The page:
Policy failures and political ambitions lie behind the latest tragedies and threaten the government
When British Prime Minister Tony Blair
visits President Olusegun Obasanjo
this week, he will find his host facing something like a civil war. Officially, the two leaders will discuss Africa's development plans, the war against terrorism, and Zimbabwe's President Robert Mugabe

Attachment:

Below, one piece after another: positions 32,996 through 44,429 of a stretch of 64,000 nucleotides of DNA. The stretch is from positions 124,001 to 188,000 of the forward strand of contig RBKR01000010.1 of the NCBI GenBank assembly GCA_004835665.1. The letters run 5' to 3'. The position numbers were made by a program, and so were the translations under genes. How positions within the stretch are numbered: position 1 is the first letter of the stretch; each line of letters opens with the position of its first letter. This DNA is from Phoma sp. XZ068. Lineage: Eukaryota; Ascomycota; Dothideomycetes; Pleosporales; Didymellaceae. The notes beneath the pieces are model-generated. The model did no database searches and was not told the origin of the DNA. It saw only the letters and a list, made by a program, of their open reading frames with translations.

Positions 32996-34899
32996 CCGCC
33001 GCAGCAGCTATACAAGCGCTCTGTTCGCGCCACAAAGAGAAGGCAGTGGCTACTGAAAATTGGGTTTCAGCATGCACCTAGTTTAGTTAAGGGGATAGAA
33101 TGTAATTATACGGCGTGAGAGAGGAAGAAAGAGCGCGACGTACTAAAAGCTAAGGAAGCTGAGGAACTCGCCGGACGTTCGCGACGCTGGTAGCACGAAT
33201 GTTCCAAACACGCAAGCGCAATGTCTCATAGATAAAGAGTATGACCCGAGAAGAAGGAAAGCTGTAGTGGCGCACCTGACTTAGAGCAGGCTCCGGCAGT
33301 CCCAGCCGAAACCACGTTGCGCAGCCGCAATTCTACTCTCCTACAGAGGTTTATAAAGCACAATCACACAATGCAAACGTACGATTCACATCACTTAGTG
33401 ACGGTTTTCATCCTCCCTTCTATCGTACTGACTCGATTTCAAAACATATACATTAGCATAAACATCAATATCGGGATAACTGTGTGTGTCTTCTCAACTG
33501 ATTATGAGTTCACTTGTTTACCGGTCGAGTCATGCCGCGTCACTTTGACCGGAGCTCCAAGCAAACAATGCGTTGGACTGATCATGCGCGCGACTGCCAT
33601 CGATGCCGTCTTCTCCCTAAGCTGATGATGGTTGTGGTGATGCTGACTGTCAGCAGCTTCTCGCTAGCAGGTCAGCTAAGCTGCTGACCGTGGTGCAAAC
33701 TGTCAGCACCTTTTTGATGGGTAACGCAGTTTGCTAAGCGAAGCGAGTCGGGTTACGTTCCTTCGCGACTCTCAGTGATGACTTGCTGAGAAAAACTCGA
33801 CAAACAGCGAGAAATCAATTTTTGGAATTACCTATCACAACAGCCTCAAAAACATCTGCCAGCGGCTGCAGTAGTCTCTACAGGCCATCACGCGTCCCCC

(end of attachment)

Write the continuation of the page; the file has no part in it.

. But Nigeria's internal predicament communal violence, corruption, crime, human rights abuses is as bad as Zimbabwe's political crisis, although it gets less media coverage. If things were as bad in the Balkans, European newspapers would call it a war. President Obasanjo has been strongly supported by the West since his inauguration in May 1999 (AC Vol 40 No 12). He was painted as a southerner trusted and supported in the north; a Christian with many Muslim friends; a retired general who could face down rebellious officers; a former political detainee committed to human rights and the outlawing of military rule; a world-class anti-corruption campaigner, committed to wiping out graft. Two and a half years on, Nigeria is still trapped in its grim cycle of poverty, corruption, ethnic violence and political paralysis. The crises of recent months have been so grave that the survival in office of Obasanjo's government seems a minor miracle. As Blair lands in Nigeria, the country is trying to get over some fresh body blows. On 27 January an explosion of army ammunition at the Ikeja cantonment in Lagos killed more than a thousand people some blown up, many more drowned in canals and lagoons while trying to flee. As Nigerians debated whether the tragedy was caused by gross military negligence, sabotage, or both, the national police force began its first ever strike. Obasanjo at once declared the strikers saboteurs and mutineers, and deployed troops in the country's most sensitive locations. This fell just short of a declaration of martial law. Ordering in the army to stop a military putsch would be Obasanjo's last line of defence. But the accusation of mutiny ended the protest in three days.
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